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Self-medication or self-treatment is the treatment of self-diagnosed diseases, disorders or symptoms. In other words, it can be defined as intermittent or continued use of a medication that is prescribed by physician for chronic or recurrent symptoms (Awad et al., 2005).
It covers a wide range of diseases, from common cold or head ache to complex diseases such as psychoneurological or cardiovascular ones and even cancers.
Self-medication is a global problem in developing and developed countries (Sarahroodi and Arzi, 2009) and is influenced by several factors such as education, economy of family and society, law, availability of drugs and exposure to advertisements (Habeeb and Gearhart, 1993).
There are several kinds of self-medications which vary from culture to culture or nation to nation (Sarahroodi et al., 2009).
Common people, in most parts of the world have strong believes in their regional traditional medicines, such as herbal medicines, acupuncture, Ayurveda and other traditional remedies which is often used as self-medication for their diseases (Sarahroodi et al., 2008). Obviously, they are different in various cultures. For example Lavandula officinalis and Teucrium oliverianum have been used as anticonvulsion (Arzi et al., 2011) remedies in Iranian traditional and herbal medicine. Also, there are a lot of plants which are called plants with cold nature (Mikaili et al., 2011a) or hot nature (Mikaili et al., 2011b) and have been used as medicines in traditional Iranian medicines. But we know that Chinese or Indian traditional medicines use different plant (usualy regional plants) for treatment of diseases.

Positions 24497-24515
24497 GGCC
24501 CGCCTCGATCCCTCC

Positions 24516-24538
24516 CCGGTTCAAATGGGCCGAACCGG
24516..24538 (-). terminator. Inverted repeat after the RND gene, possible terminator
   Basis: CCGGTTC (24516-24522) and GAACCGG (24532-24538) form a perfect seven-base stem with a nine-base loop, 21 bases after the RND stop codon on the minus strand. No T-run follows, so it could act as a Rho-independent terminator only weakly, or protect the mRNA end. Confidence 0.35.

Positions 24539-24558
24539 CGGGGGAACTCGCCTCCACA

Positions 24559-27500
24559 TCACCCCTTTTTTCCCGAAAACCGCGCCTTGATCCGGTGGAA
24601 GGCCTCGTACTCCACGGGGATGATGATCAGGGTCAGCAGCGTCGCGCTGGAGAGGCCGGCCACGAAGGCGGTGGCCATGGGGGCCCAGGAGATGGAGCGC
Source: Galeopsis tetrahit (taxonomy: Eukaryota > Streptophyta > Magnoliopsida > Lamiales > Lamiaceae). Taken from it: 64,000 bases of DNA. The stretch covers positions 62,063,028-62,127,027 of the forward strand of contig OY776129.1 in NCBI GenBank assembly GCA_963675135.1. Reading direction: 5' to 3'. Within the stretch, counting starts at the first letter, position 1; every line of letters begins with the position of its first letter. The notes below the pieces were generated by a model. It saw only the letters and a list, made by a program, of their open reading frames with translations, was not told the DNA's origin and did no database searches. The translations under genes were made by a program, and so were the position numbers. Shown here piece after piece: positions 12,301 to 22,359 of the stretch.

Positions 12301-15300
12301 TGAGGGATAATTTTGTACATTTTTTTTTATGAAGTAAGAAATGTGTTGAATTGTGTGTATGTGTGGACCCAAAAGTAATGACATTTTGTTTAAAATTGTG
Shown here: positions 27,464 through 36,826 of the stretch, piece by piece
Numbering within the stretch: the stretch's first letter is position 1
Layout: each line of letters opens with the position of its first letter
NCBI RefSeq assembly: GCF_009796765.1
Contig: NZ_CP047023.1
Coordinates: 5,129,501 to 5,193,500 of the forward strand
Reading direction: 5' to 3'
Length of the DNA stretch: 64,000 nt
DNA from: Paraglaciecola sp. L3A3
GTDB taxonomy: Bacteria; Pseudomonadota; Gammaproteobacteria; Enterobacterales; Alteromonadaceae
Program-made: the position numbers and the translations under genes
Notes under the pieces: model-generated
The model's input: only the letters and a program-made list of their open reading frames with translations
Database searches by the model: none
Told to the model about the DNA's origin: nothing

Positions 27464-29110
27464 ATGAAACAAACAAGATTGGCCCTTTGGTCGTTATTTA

In contrast, self-medication with official medicines is approximately similar worldwide.
Appropriate self-medication can cure diseases, saving time and money which would be spent on visiting doctors and even it can sometimes save the patients life in acute conditions (Hughes et al., 2001).
Never the less, inappropriate self-medication can create a lot of problems for patients and even society. For example, self-medication with antibiotics has potential to produce harmful effects on society such as antibiotics resistance (Sarahroodi et al., 2010). Also self-treating with TCAs or SSRIs which are called the abuse of physicians can produce heavy addiction in patients.
The other kind of self-medication is self-treating with OTCs (Over The Counters) such as aspirin, acetaminophen, vitamins and etc. Although, this kind of self-medication is legal and there is no prohibition for pharmacists to give the requested drugs but governments should aware their people about effects, side effects, cautions and interactions of these drugs by mass medias such as radio, TV or newsletter and internet.
Furthermore, pharmacists should help the patients and coach them in using the right or even the best medication. Also, they should warn them not to use or suggesting non-OTC drugs without consulting a doctor.
In conclusion, right self-medication is beneficent for governments, health authorities and patients. That is why, we can find a lot of OTC drugs all over the world, but inappropriate self-treatment can cause a lot of personal problems (from headache to osteoporosis, cancers and even death) and difficulties in society (such as resistance to antibiotics).
Therefor, WHO and governments should pay special attention to this global problem and try to change peoples attitude toward it, from an early age.
In this way we can change the view of society and remove this bad habit among different cultures, world wild.
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